LONDON, December 2 – France captain Thierry Henry was not behaving immorally when he deliberately handled the ball twice to set up the goal that eliminated the Republic of Ireland from the 2010 World Cup finals said former French coach Gerard Houllier on Tuesday.
The 62-year-old – a failure as national coach seeing France miss out on the 1994 World Cup finals losing their last two matches both at home to lowly Israel and then Bulgaria in the last minute – said that Henry’s action during last month’s play-off second leg match was not cheating.
"He didn’t cheat. It was instinctive," Houllier told BBC radio.
"A lot of the former players in France have condemned what Thierry has done but, at the same time, they said they would have done the same.
"He didn’t cross the ball with his hand, he put the ball in on his foot. It’s the referee’s error," added Houllier, who is now techinical director for the French Football Federation.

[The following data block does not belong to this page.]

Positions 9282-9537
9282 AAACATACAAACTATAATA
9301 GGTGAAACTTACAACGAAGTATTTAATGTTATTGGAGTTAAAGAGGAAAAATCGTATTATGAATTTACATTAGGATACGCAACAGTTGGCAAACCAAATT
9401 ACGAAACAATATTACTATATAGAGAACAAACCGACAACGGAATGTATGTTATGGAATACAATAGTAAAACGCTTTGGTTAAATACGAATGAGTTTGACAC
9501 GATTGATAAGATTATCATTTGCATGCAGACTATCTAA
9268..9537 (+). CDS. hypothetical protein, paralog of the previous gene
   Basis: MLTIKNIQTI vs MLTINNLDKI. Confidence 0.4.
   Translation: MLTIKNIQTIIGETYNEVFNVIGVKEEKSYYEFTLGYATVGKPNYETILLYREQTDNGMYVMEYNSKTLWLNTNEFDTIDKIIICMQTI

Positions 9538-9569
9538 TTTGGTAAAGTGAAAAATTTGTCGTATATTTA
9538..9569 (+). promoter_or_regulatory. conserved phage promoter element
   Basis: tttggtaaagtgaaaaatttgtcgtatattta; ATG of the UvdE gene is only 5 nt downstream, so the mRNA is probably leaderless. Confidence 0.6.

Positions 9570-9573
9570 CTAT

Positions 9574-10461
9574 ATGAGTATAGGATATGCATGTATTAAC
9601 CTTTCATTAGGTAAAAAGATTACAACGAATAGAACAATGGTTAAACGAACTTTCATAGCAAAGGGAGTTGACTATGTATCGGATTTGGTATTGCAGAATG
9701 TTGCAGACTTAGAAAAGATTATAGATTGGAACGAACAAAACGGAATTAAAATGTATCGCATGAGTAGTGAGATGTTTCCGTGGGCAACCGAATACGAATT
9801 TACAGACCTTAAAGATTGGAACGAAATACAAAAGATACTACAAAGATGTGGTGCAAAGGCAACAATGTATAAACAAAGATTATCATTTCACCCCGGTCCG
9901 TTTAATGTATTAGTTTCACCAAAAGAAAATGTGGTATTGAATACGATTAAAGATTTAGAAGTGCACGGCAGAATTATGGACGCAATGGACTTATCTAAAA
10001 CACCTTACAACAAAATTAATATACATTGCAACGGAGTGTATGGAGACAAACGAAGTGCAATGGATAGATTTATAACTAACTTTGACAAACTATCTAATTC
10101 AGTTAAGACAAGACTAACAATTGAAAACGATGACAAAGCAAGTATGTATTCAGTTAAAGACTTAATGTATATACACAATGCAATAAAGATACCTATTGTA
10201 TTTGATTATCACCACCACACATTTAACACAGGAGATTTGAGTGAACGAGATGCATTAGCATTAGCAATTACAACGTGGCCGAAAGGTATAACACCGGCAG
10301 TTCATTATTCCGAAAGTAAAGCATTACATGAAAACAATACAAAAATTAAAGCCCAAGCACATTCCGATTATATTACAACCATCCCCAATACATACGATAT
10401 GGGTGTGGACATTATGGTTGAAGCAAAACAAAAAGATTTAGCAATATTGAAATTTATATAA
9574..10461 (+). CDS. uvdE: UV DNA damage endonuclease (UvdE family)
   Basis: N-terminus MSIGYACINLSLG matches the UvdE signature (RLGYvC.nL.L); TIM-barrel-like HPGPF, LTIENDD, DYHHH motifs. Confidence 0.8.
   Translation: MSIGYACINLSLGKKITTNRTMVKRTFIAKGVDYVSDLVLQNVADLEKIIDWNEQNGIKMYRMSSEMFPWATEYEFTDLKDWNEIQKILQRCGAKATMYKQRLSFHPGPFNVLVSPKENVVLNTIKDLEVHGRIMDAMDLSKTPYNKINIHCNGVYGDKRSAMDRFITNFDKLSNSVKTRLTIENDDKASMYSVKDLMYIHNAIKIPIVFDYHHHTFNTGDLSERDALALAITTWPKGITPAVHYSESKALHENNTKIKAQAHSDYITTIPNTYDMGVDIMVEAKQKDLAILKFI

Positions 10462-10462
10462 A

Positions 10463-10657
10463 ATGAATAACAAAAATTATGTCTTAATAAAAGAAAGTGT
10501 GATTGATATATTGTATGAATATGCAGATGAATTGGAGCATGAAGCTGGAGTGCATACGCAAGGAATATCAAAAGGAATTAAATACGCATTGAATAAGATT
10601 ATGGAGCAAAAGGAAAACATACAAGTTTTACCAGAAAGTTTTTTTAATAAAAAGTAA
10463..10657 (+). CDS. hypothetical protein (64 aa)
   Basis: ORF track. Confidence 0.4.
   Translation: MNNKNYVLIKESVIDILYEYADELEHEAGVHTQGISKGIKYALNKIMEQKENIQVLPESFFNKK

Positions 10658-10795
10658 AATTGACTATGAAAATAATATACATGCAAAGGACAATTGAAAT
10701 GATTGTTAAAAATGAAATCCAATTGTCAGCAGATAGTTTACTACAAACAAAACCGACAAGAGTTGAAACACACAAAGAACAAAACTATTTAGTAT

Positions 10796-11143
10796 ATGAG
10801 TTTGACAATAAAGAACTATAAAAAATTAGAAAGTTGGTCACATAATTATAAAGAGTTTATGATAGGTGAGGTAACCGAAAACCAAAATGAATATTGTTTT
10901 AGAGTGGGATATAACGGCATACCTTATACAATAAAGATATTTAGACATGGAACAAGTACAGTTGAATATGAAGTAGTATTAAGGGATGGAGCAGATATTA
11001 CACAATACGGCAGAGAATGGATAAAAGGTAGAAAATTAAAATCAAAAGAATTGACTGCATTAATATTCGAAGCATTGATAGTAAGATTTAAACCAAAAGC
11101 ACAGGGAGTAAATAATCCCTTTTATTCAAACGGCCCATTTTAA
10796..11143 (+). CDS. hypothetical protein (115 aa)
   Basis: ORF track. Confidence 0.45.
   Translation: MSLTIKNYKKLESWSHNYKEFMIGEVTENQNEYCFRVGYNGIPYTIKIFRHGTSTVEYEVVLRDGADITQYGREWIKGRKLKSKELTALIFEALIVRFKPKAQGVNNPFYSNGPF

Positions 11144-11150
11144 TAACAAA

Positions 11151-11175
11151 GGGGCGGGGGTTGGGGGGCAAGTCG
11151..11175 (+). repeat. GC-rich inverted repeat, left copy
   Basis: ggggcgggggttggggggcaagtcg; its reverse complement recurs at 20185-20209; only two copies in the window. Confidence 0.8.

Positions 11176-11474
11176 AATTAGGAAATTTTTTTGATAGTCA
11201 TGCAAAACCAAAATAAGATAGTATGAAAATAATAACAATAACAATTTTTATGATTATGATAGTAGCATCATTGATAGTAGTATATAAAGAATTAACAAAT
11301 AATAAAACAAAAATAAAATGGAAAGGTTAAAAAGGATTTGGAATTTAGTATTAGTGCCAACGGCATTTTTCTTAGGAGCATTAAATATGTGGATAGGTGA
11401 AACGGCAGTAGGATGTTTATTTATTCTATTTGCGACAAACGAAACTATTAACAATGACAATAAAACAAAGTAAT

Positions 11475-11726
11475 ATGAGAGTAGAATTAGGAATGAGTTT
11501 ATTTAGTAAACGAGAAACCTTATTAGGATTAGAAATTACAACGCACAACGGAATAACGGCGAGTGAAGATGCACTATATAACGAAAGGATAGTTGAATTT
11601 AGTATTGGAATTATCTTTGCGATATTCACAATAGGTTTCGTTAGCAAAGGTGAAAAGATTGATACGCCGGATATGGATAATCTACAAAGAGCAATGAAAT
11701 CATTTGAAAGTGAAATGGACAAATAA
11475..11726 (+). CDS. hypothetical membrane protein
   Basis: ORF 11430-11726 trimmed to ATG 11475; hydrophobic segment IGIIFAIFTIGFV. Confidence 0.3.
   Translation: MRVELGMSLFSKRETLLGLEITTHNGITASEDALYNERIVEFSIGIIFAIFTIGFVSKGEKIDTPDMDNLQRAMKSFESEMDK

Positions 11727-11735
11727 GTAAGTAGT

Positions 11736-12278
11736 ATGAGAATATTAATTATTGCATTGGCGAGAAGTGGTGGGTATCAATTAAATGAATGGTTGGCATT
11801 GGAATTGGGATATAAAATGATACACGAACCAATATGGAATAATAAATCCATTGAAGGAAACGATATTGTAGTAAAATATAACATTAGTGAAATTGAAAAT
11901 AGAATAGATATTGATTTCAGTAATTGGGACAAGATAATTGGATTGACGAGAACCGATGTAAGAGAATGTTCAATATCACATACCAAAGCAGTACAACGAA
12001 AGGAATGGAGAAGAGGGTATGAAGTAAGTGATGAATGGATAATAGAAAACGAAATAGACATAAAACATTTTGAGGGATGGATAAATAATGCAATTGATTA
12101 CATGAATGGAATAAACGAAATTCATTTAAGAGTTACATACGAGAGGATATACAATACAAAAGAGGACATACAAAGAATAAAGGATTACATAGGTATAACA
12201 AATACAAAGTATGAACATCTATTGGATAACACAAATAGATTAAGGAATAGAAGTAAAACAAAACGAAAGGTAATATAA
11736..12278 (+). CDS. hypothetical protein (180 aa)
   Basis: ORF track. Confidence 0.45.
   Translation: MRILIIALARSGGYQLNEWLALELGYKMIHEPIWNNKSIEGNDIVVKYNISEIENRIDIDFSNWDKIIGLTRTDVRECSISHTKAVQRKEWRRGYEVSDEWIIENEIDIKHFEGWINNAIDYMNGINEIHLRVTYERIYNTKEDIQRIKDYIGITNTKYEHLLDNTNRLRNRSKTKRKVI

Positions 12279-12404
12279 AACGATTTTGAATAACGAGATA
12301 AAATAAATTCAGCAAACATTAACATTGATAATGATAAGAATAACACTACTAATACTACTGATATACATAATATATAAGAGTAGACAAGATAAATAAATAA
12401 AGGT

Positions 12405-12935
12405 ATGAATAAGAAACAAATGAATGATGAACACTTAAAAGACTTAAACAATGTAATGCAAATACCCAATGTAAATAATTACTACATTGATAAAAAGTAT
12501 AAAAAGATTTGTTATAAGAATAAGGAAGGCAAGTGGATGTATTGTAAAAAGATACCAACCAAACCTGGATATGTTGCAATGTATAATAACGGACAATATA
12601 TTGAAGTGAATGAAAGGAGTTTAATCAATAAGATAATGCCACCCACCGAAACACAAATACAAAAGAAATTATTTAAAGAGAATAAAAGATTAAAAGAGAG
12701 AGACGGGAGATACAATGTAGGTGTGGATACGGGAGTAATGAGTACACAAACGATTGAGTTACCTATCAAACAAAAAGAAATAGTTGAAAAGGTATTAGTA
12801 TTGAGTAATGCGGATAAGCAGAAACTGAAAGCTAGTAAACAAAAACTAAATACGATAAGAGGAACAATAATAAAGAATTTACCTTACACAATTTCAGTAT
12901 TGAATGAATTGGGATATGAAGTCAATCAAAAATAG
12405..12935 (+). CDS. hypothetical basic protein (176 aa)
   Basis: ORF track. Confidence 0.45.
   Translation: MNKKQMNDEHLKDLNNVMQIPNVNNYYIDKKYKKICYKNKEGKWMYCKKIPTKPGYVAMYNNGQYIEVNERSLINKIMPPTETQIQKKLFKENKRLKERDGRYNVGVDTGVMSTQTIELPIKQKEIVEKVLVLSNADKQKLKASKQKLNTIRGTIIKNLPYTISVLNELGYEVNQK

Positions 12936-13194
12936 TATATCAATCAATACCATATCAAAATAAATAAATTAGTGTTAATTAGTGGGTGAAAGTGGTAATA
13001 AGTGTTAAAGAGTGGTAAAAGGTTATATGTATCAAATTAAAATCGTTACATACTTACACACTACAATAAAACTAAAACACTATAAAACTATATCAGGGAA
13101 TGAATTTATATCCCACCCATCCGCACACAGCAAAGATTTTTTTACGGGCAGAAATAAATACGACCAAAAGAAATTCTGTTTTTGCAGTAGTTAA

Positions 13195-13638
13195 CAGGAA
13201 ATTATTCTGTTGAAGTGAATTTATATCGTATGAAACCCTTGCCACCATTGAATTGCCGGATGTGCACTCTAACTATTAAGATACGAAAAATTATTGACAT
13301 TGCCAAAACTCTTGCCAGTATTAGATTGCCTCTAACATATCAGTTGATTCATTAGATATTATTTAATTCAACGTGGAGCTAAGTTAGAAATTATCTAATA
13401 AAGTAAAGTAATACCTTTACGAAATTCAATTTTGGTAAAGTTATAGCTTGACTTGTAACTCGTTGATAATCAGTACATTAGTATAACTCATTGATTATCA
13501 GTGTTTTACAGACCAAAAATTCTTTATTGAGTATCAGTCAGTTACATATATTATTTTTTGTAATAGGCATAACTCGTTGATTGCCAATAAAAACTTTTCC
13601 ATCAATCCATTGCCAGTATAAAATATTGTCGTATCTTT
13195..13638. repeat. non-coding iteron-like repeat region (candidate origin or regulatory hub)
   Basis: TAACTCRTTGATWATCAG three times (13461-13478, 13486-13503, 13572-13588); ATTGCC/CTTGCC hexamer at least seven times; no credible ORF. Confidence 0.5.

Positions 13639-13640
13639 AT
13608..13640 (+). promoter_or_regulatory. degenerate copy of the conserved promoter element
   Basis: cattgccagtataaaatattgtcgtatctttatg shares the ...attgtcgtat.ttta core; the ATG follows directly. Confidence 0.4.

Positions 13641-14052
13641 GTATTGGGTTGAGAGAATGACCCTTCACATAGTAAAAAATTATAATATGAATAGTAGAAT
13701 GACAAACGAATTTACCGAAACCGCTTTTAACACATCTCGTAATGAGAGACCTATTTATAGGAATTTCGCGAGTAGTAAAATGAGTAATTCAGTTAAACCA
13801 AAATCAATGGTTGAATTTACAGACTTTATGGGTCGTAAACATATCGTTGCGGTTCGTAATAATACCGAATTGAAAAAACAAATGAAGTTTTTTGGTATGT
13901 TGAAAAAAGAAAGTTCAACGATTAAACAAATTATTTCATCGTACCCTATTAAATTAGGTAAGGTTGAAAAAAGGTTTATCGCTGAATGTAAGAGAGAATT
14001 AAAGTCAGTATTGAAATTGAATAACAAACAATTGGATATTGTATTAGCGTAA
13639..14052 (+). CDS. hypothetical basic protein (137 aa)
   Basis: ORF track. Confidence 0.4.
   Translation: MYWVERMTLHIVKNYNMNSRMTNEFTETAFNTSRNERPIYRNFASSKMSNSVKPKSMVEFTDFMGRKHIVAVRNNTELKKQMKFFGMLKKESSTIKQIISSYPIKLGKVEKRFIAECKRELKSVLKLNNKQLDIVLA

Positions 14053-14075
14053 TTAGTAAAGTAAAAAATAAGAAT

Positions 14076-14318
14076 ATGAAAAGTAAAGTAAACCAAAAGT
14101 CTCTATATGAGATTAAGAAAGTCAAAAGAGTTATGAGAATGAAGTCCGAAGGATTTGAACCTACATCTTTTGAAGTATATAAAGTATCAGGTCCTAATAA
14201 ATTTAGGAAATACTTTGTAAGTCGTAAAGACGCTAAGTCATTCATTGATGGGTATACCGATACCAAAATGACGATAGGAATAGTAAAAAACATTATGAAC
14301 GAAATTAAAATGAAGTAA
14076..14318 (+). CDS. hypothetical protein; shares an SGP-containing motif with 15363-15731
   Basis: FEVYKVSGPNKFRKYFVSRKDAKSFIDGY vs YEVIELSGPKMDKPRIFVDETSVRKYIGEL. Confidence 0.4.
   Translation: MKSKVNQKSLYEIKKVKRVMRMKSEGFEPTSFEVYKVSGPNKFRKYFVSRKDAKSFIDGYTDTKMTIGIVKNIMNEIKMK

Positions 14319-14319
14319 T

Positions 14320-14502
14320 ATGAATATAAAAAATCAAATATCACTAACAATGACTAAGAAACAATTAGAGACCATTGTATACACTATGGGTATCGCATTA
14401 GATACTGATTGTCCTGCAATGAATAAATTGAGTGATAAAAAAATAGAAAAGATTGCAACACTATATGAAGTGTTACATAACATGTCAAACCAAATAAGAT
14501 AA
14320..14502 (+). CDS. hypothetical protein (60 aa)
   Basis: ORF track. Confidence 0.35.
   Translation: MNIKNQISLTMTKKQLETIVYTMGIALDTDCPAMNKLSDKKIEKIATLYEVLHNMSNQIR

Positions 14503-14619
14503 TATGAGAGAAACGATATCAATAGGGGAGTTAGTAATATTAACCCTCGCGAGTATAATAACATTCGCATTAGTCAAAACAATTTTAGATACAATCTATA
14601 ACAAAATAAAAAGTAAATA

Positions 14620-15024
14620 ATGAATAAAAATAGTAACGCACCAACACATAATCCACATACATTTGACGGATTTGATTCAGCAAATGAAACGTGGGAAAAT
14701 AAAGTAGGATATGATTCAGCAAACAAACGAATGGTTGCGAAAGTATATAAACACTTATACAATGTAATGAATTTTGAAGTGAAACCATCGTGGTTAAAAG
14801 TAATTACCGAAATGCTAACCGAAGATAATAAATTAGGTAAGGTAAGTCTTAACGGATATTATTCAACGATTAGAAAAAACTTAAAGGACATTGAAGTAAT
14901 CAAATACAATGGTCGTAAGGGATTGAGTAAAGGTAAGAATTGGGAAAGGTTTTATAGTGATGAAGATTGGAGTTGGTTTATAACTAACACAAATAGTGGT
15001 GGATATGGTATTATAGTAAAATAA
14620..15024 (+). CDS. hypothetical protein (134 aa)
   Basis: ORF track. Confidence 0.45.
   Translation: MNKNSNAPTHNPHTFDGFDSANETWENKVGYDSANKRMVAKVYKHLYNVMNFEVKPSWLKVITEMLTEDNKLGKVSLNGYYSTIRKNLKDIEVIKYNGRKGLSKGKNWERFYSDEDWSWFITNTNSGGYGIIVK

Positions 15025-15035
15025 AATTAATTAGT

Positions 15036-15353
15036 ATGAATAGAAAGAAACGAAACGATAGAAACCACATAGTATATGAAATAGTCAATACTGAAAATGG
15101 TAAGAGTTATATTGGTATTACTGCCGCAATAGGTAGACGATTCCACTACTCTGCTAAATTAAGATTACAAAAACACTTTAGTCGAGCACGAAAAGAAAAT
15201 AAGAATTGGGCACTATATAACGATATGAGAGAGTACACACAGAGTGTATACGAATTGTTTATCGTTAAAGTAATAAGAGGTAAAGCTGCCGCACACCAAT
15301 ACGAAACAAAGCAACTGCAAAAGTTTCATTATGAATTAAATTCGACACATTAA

Houllier, who has enjoyed more success at club level first with Liverpool where he won five trophies and then at Lyon, said the Henry he knew would not do something like that deliberately and in any case the Irish would not have qualified even if the match had stayed at 1-0 in their favour as it would have gone to penalties.
"Thierry is too honest a person to have done this immorally. It was not premeditated," said Houllier.
"I don’t think he’ll be punished and even if the goal had not been allowed, they (the Irish) would not have qualified. It would have gone to penalties."
The sport’s governing body FIFA’s executive committee will meet on Wednesday in Cape Town, South Africa, to consider the incident as part of a disciplinary crackdown.
FIFA could put also more assistant referees on the fields during the World Cup, their president Sepp Blatter said.
"We’ll make a decision to have additional officials for the World Cup or not. This is open," he said.